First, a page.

This National Monument is located at the summit of the broad Hill of Ward, or Tlachta, which is so called as it is the mythical burial place of Tlachtga, the daughter of Mog Ruith, a powerful Druid (Macalister 1919, 346-8). It was also an Oenach site, or meeting place (Westropp 1919, 8), and its significance extended into the middle ages. Ruaraí O’Conor, the last High King of Ireland, presided over an assembly here in AD 1168, and in 1172 Tiernan O’Rourke, King of Breifne, was murdered here by Hugh de Lacy, Earl of Meath (Killanin and Duignan 1962, 75). The hill can be considered one of the royal centres of Meath, and it is at the centre of a relict landscape that can only be recorded through remote sensing techniques and excavation. The surviving visible monument is difficult to classify, but is most likely to be a multivallate ringfort, the central mound of which probably has a complicated sequence of deposits. The monument is accessible through a stile at the cross-roads and there is parking for about two cars at the nearby water tanks.
The grass-covered visible remains consist of a circular platform (diam. 35m) with a quarry trench dug through it from N to the centre and E. The platform is defined by a scarp (H c. 1-1.5m) with an external fosse or berm, outside of which are four banks with associated fosses (max. ext. diam. c. 140m). The visible profile of the banks and fosses are destroyed NE-SE and badly interrupted at other points. There is an apparent entrance through three of the outer banks at NNE, but a remote sensing survey (12R0057) suggests that the entrance is at E or ESE. This survey also recorded an earlier triple-ditched ceremonial enclosure (ME030-001001-) beneath the visible monument and extending beyond it to the SW (Davis 2017, 3). The survey also recovered evidence of a small enclosure (ME030-001002-) to the S defined by a ditch feature (diam. c. 35m) which has an entrance at E. This is probably a small rath and may be slightly earlier than the surviving visible monument as the outmost perimeter of the latter appears to cut it. Linear earthworks (TL3) extending E from the third bank appear to cut through the fourth bank and may represent a road that connects with a road (TLE2) associated with the fields (ME030-040----) further E.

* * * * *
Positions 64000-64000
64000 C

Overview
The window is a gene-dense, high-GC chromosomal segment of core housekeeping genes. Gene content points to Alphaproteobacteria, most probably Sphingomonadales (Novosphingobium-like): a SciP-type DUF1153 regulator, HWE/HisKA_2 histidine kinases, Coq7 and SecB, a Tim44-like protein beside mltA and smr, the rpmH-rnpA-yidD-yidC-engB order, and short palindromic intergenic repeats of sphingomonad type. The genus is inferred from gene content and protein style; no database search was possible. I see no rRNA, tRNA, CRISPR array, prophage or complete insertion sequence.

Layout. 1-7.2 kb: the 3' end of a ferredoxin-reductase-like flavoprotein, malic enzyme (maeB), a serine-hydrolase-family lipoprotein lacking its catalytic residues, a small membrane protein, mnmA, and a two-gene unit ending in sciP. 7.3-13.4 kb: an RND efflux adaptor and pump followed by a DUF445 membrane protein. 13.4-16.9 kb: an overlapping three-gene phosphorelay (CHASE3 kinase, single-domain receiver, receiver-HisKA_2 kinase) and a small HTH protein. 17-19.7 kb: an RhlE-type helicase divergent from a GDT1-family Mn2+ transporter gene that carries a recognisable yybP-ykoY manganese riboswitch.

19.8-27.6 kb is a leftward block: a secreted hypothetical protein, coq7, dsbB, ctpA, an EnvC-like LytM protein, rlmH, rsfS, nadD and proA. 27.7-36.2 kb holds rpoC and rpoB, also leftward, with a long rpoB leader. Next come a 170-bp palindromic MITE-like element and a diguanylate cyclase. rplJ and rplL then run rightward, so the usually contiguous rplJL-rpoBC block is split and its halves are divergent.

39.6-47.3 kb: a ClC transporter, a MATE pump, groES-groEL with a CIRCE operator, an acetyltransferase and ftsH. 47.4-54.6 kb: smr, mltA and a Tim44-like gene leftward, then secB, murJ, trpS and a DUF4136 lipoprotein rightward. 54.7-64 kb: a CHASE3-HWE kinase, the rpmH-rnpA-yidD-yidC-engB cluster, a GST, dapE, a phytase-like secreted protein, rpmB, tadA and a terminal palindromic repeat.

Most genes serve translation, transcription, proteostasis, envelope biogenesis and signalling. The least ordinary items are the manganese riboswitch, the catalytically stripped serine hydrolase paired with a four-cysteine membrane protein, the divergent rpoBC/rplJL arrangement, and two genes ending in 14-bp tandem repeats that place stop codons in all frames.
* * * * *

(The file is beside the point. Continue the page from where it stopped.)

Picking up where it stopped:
Archaeological testing (07E0388) by C. Duffy c. 100m to the N produced no related material (excavatioins.ie 2007:1417). Archaeological excavation (E004474) in Trench 1 during 2014 across the outermost bank at N revealed the inner ditch to be rock-cut (D of rock 0.75m), and a fox-tooth from it produced a C14 date in the fifth century AD. The outer ditch was wider and shallower (Wth of top 5.9m; Wth of base 2.9m; D 0.56m). A test-pit (No. 2) at the centre of the monument uncovered the upper levels of what is probably a back-filled quarry-pit over stratified hearths. An oak post from the hearths produced a date between the 11th and 13th centuries AD. During 2015 Trench 5 was placed at the interface of the third bank of this monument with the small rath to the S, and demonstrated that the rock-cut ditch (Wth of top 4m; D 0.64-0.74m) of the visible monument truncated that of the smaller enclosure. Its uniform fills were probably bank collapse. A hearth at the upper level produced crucible fragments with evidence of silver, lead and copper alloy working. Radiocarbon determinations for samples from both ditches fall within the range of 390-540 AD. For summaries of the excavations see this web-page accessed on 18/04/2017: http://www.excavations.ie/report/2014/Meath/0023689/ (Moore and Davis 2017)
The above description is derived from the published 'Archaeological Inventory of County Meath' (Dublin: Stationery Office, 1987). In certain instances the entries have been revised and updated in the light of recent research.
Compiled by: Michael Moore
Date of revision: 21 April 2017
Amended: 29 January 2021
Description Source: Department of Housing, Local Government & Heritage